“Be thankful that many people don’t care that much … it makes it that much easier to succeed when you DO care.”
—Me, circa 2010
I’ve given my daughter Emily quite a bit of advice over the years, which I’d like to believe are all treasured pearls of wisdom that she remembers to this day (insert eyeroll here), but this was one that I know stuck with her.
We had just made our way to a well-known retailer in search of bathing suits. Not necessarily the most eagerly anticipated shopping trip, but with a summer trip on the horizon, it had to be done. We entered not knowing exactly where said suits would be found, and literally six employees passed us, carefully avoiding eye contact so ostensibly they wouldn’t be enlisted for help.
We searched and finally found a few suits, but alas, no dressing rooms in sight. We chased down an employee to inquire, and after an eyeroll and even a “huff” of some sort — she pointed and said they were in the back corner. After trying a few on with no luck and no assistance, we gathered up the rejected suits and were promptly accosted by a dressing room attendant who appeared from out of nowhere to shame us for having brought in more than five suits at a time. Suffice it to say, the situation did not improve, and we left aggravated and empty-handed.
And over the ice cream that improved our mood if not our bathing suit physiques, I gave Emily the following advice: When you’re treated poorly as a customer, you should actually be thankful that so many employees do not seem to care. It makes it so much easier to succeed when you DO care because the bar is often unfortunately set so low.
Later, I learned that the employee experience at that retailer was considered one of the worst in the business — unhappy employees were not treated well and suffered from a negative culture and a lack of communication from leadership. So, it made sense — the poor customer experience was no surprise. And I was not surprised to see this retailer file for bankruptcy a few years later.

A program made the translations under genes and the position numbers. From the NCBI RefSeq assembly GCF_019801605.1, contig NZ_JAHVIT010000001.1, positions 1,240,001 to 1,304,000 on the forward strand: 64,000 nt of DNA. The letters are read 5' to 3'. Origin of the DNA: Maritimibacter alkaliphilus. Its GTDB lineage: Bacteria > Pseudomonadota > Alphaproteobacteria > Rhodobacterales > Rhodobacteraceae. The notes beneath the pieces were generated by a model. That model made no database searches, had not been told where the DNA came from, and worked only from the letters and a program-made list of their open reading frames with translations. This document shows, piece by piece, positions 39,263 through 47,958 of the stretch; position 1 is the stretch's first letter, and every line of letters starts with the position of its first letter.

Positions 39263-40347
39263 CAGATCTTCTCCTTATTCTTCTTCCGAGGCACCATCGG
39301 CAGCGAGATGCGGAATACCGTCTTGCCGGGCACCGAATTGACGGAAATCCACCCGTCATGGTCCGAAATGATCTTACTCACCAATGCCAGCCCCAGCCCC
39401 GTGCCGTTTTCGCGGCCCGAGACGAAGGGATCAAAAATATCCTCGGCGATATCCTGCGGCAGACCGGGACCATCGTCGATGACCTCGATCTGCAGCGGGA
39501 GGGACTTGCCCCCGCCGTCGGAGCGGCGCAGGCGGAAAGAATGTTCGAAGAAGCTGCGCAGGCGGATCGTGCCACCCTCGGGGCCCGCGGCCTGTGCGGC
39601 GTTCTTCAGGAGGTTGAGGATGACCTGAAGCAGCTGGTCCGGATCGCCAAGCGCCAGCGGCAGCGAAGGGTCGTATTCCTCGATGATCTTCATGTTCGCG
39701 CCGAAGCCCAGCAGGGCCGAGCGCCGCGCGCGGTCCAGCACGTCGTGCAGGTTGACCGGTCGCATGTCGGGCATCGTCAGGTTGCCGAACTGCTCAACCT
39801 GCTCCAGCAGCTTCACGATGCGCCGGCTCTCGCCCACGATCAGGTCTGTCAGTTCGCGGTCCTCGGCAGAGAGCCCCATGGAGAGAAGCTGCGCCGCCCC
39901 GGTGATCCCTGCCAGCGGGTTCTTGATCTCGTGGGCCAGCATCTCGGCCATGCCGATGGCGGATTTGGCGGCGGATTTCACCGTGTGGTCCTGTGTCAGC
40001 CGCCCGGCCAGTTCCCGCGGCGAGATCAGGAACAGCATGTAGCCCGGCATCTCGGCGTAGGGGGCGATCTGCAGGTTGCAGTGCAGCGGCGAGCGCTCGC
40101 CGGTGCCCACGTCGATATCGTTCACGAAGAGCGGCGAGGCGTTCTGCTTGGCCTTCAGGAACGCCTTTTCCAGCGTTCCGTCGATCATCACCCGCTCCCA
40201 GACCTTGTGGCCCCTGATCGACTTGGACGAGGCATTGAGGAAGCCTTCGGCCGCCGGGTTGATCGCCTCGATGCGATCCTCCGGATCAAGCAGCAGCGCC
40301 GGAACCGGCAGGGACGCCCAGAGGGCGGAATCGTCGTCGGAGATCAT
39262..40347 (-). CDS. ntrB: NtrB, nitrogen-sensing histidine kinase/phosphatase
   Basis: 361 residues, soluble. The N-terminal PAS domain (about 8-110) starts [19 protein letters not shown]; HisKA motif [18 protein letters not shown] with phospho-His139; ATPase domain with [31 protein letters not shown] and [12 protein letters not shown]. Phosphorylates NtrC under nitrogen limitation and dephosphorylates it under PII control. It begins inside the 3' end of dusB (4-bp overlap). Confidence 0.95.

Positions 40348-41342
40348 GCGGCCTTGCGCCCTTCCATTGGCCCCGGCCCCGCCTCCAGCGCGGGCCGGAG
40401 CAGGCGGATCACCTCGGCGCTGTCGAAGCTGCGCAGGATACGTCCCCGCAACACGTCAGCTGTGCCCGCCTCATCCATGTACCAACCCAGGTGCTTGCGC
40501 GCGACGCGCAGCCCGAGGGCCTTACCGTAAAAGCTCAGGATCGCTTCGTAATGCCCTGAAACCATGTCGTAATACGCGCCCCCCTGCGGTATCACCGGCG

It’s been said before by many of the world’s top customer experience strategists: your customer experience can never rise above your employee experience. Think about that for a moment — the quality of the customer experience which drives your revenues is capped by the quality of your employee experience.
Many of us have been guilty of having a relentless focus on the customer experience without paying enough attention to the experiences of the staff we ask to work for and with our customers. It’s important to note that employee experience and employee engagement are not the same thing. Employee experience is the means to achieve the goal and end result of employee engagement. The extent and quality of employee engagement relates directly to the quality of the employees’ experience.
So, how’s your company’s employee experience? If it doesn’t rise to the top of your “things to work on” list right now, it should. It matters deeply in the struggle to get and keep the right people who will then delight your customers.
In this article, we’ll take a closer look at the employee experience, show how it’s directly connected to the customer experience and hear from some of the nation’s leading lenders on what they are doing right now to make sure they empower their employees to deliver the kinds of borrower experiences that will set them up for great success.
Every company already has an employee experience, though many executives never think about it. They understand the concept of company culture, and plenty of time is spent trying to create one that will make it easier to recruit and retain good people, but the day-to-day experience of the people on the front lines is rarely considered. At least part of the reason for this is due to the nature of the mortgage industry; loan officers and teams are entrepreneurial, self-motivated and function as “companies within companies.” It’s understandable that leaders could assume producers are content because they are in charge of their own practices.
As a result, it’s highly unlikely mortgage lenders are focused on employee experience right now. How could they be? With volumes down now by more than half of what they were two years ago, the cost to originate a new loan at around $13,000 and virtually no refinance business to be had, lenders are spending most of their time just trying to keep their heads above water.
Here’s why it’s time to move employee experience and engagement up on your list:
Ask the average executive how their people are doing, and they will likely base a response on the number of complaints received from direct reports. But when times are tough like they are in the mortgage industry where we are seeing downsizing, very few — if any — employees will file a complaint because they think it could get them moved to the top of the layoff list. (Notable exception being commissioned loan officers, who generally don’t hesitate to speak their minds.)
But make no mistake: salaried or commissioned, employees all talk to each other about their experiences in the workplace. They may not be talking to management about it — in fact they are probably not — but they are talking to each other and making decisions based on what they learn.